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Transnet union agrees wage deal, but fears violence on the picket line

The majority of striking Transnet staff in South Africa are to return to work.

The United National Transport Union (UNTU) has signed a three-year salary agreement with Transnet – but UNTU fears there might be violence at picket lines.

UNTU, which represents about 54% of Transnet’s 56,000 staff, said it had agreed to a 6% increase on pensionable salaries for year one, a 5.5% increase in year two and a 6% increase in year three, back paid from April. Staff also receive the same percentage rises in medical and housing allowances.

UNTU said while the offer did not exactly match inflation, the raise in allowances would help members bear the cost-of-living increases. It added: “We are a responsible union, we have listened to the pleas of Transnet, the government and businesses representatives … and have therefore called off the strike with immediate effect.

“UNTU believes the agreement … is a reasonable offer which balances the needs of both the employees and the challenges Transnet is facing. This agreement will create a stable labour environment during which Transnet can “sort their house out”, and we hope they use this opportunity to ensure Transnet is turned around into a profitable organisation that creates more jobs, so desperately needed in our country and in our economy.”

But the other union on strike, SA Transport Workers Union (Satawu), which represents about one third of Transnet contract staff, has not agreed the new terms, and said it was “shocked and disappointed that the genuine class struggle … was betrayed”.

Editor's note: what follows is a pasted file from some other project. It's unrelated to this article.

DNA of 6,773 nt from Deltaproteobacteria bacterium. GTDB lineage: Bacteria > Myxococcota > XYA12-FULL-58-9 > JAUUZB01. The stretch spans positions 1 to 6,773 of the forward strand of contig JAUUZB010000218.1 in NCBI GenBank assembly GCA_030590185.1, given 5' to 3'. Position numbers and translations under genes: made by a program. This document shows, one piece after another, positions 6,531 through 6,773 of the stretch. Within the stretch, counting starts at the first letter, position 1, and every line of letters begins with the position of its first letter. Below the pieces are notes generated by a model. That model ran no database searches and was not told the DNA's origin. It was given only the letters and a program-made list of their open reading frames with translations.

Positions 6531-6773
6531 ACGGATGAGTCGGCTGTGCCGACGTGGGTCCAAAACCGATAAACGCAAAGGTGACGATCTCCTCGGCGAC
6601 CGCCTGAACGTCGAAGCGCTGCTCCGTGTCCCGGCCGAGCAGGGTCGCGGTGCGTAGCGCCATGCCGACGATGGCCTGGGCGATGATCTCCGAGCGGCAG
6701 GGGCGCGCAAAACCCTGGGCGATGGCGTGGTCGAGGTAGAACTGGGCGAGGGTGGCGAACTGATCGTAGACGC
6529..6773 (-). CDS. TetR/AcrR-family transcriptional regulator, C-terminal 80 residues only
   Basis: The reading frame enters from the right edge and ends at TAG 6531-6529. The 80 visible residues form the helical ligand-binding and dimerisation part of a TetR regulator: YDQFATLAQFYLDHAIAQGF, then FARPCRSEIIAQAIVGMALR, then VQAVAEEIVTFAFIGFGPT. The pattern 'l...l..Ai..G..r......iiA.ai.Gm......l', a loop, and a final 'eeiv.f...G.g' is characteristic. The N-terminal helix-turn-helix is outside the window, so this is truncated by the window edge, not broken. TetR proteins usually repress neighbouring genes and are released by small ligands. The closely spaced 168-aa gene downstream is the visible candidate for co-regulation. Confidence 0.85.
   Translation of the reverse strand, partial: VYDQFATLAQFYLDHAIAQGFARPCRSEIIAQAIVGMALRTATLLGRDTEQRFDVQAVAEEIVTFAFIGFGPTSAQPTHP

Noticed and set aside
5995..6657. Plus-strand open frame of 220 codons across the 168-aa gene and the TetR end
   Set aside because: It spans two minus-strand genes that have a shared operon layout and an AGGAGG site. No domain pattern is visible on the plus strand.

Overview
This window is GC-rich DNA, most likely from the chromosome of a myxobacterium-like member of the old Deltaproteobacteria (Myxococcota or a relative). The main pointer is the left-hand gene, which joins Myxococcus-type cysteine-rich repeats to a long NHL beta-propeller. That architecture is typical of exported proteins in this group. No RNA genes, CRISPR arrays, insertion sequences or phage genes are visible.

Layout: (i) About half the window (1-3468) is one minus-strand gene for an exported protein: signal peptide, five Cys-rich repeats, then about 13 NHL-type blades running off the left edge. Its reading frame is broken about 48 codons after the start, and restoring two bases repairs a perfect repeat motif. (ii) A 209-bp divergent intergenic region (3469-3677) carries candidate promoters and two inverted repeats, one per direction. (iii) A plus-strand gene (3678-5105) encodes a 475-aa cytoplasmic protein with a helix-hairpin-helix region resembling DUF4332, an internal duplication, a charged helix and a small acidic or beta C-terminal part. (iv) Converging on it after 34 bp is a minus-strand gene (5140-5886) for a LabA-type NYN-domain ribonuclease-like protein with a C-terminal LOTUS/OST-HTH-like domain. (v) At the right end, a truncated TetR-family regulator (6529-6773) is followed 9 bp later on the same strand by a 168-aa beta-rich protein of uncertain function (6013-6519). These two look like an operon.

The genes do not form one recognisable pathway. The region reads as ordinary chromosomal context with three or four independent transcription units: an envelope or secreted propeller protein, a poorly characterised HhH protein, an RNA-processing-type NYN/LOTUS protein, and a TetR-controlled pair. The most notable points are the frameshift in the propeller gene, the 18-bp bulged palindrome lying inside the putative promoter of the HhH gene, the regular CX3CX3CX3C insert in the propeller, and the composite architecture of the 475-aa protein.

In particular it was angered by the removal of the no-retrenchment clause and the below-inflation deal and called on its striking members to “intensify their struggle”.

And UNTU, fearing difficulties for its members returning to work, said: “We are pleading to Transnet, government and the police to ensure that when our members return to work tomorrow the necessary steps will be taken to ensure they are protected and not exposed to risks, dangers, threats, violence and intimidation by parties that do not want our members to return to work.”

The UNTU strike began on 6 October, and SATAWU members walked out on 10 October. Each day of the strike is forecast to cause 10 days’ worth of delays.

Credit The Loadstar by By Alex Lennane

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